One thing that did occur in the financial crisis is that long-term Treasury bonds saw their value scream higher. There is an inverse relationship price between price and yields, which means that savers today effectively have to pay a larger premium for locking in a sure return over the long-haul. It also means they are getting lower returns for that guarantee.
The 30-year Treasury yield historically has been considered the ultimate safety trade for long-term savers. When yields are great, you can lock in that yield for 30 years and just live off the coupon payments. Even in 2018, the yield on the 30-year Treasury bond is barely over 3.1%. That is up from July of 2016, when the 30-year Treasury yield was barely 2%, but the yields of today are still a half-point lower than they were at the start of 2014 and are a full 2% lower than they were on average for one-third of the time between January 2016 and June of 2017.
3. There Are Still Negative Yields Outside of the United States
When investors buy into debt, they are effectively loaning money to a borrower, and let’s just assume that borrower is one of the governments in Europe or in Japan. They are supposed to receive interest for being the creditor. That’s at least how it has worked until recent post-recession years. When Europe and Japan delved further into quantitative easing than the United States could have ever imagined, they went so far as to have negative interest rates. This is where a creditor is so happy for the safety of lending money to a government that they are willing to accept a slightly lower payout in the future.
Having a negative yield on a debt would have sounded crazy in decades past. If inflation and hyperinflation are risks to real long-term savers, imagine if you locked in a negative yield for 10 years or more and what that would do to your savings. Still, that’s where we are. It is almost as if global investors inside and outside of these countries who lend to them are paying a sharp storage fee to a foreign equivalent of Fort Know to protect their cash from roaming hordes of thieves, barbarians and brigands.
24/7 Wall St. recently discussed how eight nations currently are suffering from sky-high interest rates and inflation. That just isn’t the case in much of Europe and in Japan. Interest rates remain low in most of the developed world today, but the thought that there are still negative yields, where investors and banks are willing to receive less than they lent to a government, should baffle the hell out of the rest of us.
4. Many Major Bank and Non-Bank Dividends Are Still Lower Than Pre-Crisis Levels
Bank stocks were serious dividend stocks ahead of the financial crisis. Lending all the crazy mortgages, the cash-out refinancing and having credit cards and credit lines out to anyone who could stand on two feet was insanely profitable — right up until it wasn’t. Then the you-know-what hit the fan. The major banks all came under the thumb of regulators, going into and after the bailouts, and much of the oversight today is far more restrictive on what banks may do with their earnings. That’s mostly a good thing, with some exceptions, but banks have to get their capital allocation plans approved, along with stress tests and reviews of capital ratios for deciding how much they can spend on stock buybacks and how much can be paid out for dividends.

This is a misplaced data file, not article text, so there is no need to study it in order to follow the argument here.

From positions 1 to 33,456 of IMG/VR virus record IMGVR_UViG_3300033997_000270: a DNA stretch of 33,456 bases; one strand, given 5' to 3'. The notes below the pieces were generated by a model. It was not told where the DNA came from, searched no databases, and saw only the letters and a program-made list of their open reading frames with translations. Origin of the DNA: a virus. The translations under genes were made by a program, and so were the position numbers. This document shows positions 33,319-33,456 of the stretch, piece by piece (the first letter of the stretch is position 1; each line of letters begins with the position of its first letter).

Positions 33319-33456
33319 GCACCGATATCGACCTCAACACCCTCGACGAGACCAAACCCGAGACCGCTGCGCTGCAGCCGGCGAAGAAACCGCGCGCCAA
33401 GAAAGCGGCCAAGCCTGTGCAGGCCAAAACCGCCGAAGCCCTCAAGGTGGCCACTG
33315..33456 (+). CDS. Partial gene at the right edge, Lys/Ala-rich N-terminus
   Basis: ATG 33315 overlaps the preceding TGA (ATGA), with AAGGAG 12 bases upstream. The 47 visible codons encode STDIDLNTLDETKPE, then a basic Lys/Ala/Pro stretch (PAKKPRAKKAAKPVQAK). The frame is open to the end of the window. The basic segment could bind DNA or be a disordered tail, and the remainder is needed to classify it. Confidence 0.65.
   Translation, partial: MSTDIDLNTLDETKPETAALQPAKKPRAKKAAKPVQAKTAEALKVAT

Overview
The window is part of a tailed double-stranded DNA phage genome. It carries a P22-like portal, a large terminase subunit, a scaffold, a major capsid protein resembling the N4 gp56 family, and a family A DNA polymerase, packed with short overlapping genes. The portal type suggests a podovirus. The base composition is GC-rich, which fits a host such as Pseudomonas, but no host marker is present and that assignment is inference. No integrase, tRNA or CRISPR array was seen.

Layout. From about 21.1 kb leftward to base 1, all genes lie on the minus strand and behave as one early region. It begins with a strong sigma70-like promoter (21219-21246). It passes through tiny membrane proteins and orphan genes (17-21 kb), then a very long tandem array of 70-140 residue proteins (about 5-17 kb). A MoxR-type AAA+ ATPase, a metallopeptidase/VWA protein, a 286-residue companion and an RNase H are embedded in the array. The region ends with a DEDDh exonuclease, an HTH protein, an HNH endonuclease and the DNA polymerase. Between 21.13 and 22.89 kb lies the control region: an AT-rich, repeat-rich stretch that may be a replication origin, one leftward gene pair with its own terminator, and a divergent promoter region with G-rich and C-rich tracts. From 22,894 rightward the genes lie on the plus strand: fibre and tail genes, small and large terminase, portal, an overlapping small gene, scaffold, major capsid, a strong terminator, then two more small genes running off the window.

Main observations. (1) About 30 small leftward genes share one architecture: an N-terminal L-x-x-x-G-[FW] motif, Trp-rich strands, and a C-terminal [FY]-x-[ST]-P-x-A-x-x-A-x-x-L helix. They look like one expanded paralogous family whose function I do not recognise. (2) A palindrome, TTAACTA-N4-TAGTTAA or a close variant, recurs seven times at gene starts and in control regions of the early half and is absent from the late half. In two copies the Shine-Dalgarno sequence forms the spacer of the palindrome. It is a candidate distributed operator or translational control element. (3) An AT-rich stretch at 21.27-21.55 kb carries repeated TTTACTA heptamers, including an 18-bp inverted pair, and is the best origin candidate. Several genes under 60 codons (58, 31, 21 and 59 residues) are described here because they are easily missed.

Many of the top banks have seen their dividends recover handily, but the two money center banks with the bulge bracket investment banking arms still have lower dividends on their common shares than they did from before the financial crisis.
Bank of America Corp. (NYSE: BAC) had a $0.64 dividend in mid-2008 that went down to $0.32 for one single quarter before getting slashed to $0.01. That one-cent paltry quarterly dividend was not raised until mid-2014, when it went to five cents. Now the dividend has been raised from $0.12 to $0.15 this year.
Citigroup Inc. (NYSE: C) had a $0.54 quarterly dividend per share back in 2007, but it dropped to $0.32 in 2008, before being slashed to $0.16 for one quarter and ending up at the same $0.01 per share at the start of 2009. That one-penny quarterly dividend could not be raised until mid-2014, when it went to five cents. In 2018 the dividend was raised from $0.32 to $0.45.
And look at the situation at General Electric Co. (NYSE: GE). GE is a non-bank that was for years evaluated as half-bank and half-conglomerate. GE has never fully recovered and was even kicked out of the Dow Jones industrial average (and replaced by Walgreens!). GE’s shares have lost more than half of their value in just over a year, it keeps paring down financial activity, and its dividend is still at risk. GE might not be a bank, but its structure after 2020 may not even exist as it is thought of today.
5. Many Investors Remain Scared and Think Stocks Are Set to Crash All Over Again
Many investors simply have not participated in the great bull market that is about 10 years old. In the peak of the craziness in the financial crisis, stock investors were witnessing what might have become a total meltdown. That could have happened, but it didn’t. And the low yields from bonds were one of the signs telling investors that the risk was worth the reward after March of 2009. The S&P 500 bottomed out at a price of roughly 666 at the time. The S&P 500 peak of 2007 was roughly the same as the peak of 2000, which we will call a rounded number of 1,500 for argument’s sake. It was not until the end of 2012 and the start of 2013 that the S&P 500 recovered all its losses.